Food delivery platform Grubhub laid off about 400 employees, or 15% of its corporate workforce, citing a need to maintain “competitiveness,” the company’s CEO said in a message to employees Monday.
The company has struggled to capture market share, lagging significantly compared with competitors such as Uber Eats and DoorDash, according to research from Bloomberg Second Measure.
Grubhub said it would offer employees a minimum of 16 weeks severance but declined to comment on specific groups or positions that were affected.
“There is no doubt whatsoever that we have a solid foundation in place and an immense opportunity ahead of us — but it is also clear that we need to make some tough decisions in order to maintain our competitiveness, deliver the best possible service for diners and our other partners, and be successful for the long-term,” CEO Howard Migdal said in his memo.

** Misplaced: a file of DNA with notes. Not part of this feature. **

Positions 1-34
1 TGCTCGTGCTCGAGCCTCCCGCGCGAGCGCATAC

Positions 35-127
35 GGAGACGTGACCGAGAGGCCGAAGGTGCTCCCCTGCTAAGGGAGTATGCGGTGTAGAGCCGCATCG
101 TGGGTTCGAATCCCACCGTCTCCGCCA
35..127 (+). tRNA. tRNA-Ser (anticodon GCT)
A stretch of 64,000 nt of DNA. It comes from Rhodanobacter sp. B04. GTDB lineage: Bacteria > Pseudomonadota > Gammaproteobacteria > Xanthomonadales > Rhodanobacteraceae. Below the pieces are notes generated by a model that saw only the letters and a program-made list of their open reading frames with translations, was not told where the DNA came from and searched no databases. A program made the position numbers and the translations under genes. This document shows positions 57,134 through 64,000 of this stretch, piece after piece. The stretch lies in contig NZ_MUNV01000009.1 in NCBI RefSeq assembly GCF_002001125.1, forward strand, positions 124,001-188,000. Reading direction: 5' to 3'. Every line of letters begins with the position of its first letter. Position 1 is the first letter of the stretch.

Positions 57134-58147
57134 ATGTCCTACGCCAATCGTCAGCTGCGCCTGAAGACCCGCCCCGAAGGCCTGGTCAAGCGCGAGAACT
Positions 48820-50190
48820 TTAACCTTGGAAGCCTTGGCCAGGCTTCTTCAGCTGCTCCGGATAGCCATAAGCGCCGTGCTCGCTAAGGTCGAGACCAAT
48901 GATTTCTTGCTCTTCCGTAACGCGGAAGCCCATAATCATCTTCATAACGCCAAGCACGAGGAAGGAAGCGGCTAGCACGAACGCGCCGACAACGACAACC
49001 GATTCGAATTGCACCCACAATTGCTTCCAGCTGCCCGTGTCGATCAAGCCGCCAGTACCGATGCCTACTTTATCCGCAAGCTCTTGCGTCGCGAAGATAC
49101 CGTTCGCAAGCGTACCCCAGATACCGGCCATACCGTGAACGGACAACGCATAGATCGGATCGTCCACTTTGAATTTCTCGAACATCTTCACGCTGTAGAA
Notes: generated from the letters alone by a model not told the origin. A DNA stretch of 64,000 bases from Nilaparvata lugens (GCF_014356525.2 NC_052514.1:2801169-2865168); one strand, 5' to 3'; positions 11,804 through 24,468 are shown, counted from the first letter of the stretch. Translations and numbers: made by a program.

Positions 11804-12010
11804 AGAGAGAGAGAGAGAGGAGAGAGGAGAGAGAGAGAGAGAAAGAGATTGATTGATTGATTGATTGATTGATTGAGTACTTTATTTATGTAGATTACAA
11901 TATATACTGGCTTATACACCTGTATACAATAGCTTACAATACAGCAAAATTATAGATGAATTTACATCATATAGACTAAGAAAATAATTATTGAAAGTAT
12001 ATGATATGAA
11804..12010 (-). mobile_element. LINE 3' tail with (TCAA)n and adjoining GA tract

The one-time public company was acquired by the Dutch multinational Just Eat Takeaway.com in 2021. The all-stock transaction valued Grubhub at $7.3 billion.
Less than a year after the deal closed, Just Eat Takeaway said it was exploring the “partial or full sale” of Grubhub. A spokesperson for Grubhub did not immediately respond to a CNBC inquiry about whether the layoffs were connected to a potential sale process.